A new breed of farm woman has taken up the banner of a Kansas farm wife who, distraught over plummeting farm prices, proclaimed in the late 19th century that "Its time to raise less corn and more hell."

American Agri-Women (AAW) an organization of some 3,000 farm women in 32 states that runs the gamut of farm interests from beef feeders to apple growers and cattle ranchers.

At the group's third annual convention in Green Bay last week, the mood of the 200 delegates in attendance was strictly business.

"Our husbands are so busy being the best producers in the World that they haven't time to get involved in legislative concerns and consumerism," said Sharon Steffens, the outgoing national coordinator of AAW. "It's imperative that we take an active role."

Energy and state taxes and marketing techniques, lobbying tips, farm equipment sales and more issues occupy the group. Business spilled over into late night discussion groups. Following the appearance of a Milwaukee newspaper article depicting the group's alleged disagreement with the independent farmers' strike planned for Dec. 14, AAW leaders won unanimous support for a press release sympathetic to the planned action.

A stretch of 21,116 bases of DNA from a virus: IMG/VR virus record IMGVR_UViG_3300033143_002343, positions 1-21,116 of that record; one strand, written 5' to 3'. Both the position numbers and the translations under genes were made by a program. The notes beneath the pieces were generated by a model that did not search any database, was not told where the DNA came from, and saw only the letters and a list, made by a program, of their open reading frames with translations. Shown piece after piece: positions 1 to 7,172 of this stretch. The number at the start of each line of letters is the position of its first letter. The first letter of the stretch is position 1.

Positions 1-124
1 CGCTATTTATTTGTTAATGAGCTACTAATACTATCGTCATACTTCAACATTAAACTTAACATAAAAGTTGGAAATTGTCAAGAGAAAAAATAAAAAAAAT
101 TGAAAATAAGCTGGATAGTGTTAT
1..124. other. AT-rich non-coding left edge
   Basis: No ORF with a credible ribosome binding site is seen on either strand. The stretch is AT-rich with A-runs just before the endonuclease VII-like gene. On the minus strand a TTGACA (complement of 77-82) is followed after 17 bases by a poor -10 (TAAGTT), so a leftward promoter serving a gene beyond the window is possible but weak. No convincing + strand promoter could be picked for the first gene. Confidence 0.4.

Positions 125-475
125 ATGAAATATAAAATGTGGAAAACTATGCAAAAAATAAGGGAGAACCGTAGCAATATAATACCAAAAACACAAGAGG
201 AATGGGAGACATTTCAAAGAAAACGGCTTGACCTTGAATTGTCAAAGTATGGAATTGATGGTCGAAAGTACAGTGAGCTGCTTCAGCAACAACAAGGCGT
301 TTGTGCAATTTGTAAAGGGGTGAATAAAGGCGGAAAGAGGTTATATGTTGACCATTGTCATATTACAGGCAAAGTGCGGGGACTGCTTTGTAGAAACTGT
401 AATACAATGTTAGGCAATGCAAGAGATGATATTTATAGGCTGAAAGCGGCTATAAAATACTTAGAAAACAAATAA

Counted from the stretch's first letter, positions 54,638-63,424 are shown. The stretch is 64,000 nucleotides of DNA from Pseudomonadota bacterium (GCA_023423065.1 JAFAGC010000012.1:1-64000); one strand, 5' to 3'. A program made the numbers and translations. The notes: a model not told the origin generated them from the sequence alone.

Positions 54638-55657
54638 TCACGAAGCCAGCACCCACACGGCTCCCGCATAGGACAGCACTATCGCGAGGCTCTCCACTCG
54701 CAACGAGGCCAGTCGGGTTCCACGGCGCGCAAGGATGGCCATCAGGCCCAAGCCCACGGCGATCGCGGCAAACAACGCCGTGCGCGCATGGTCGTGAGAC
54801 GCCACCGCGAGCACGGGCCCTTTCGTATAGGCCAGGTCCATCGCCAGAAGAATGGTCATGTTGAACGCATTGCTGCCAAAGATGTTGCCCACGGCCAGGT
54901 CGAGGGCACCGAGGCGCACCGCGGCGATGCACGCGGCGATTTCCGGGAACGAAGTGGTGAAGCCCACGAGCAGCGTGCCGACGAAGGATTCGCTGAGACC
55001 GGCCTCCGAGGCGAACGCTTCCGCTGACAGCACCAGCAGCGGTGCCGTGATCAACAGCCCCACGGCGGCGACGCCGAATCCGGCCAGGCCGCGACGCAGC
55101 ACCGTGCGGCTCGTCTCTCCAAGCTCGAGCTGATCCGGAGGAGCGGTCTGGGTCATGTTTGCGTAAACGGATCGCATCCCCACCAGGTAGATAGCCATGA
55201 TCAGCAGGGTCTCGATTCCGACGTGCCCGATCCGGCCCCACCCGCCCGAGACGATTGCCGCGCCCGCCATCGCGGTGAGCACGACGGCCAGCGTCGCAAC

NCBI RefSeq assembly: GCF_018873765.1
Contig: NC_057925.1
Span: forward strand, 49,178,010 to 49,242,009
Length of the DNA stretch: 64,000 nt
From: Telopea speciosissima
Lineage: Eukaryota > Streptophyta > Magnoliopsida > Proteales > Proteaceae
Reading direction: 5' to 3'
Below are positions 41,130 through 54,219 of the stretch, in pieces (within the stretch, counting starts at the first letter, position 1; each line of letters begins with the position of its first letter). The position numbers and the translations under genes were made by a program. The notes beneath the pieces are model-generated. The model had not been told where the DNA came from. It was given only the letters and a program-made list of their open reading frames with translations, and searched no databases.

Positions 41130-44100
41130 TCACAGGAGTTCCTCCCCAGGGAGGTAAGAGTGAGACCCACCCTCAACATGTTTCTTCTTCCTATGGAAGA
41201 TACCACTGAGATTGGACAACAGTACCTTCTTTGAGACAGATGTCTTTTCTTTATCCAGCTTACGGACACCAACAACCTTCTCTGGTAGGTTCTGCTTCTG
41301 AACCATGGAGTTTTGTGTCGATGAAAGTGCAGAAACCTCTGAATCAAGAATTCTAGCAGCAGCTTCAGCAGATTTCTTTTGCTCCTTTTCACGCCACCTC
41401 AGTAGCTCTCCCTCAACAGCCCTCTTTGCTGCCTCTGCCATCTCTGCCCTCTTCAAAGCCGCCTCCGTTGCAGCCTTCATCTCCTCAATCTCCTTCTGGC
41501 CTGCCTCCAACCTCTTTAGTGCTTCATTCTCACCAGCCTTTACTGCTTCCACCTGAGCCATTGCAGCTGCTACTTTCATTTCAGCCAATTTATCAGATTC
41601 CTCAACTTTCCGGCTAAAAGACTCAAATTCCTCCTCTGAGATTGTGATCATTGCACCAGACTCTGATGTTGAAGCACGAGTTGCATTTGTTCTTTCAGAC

"Farm women have been squeezed between male-dominated farm organizations and the urbans feminist movement," said Fran Hill, a University of Texas political scientist who addressed the group. "What we haven't acknowledged is that we can always pass the coffee pot and speak on a resolution at the same time."

"All of agriculture is intertwined, and that's what we failed to see in the past," said Joan Adams, the newly elected AAW national coordinator. "Through a coalition of all commodities we can become a voice. We can be heard."

The group started out with "noble and illusory aims" that uniting women would get the splintered farm commodity group together. Hill said. It hasn't done that in its short history.

But independently of the city-oriented women's movement, it has provided the forum for a number of farm women to go beyond the scope to the typical women's auxiliary and get involved in policy making.

"We've always enjoyed equality in labor," says Hill, the daughter of a Wisconsin dairy farmer. "It's time we crack that policy barrier."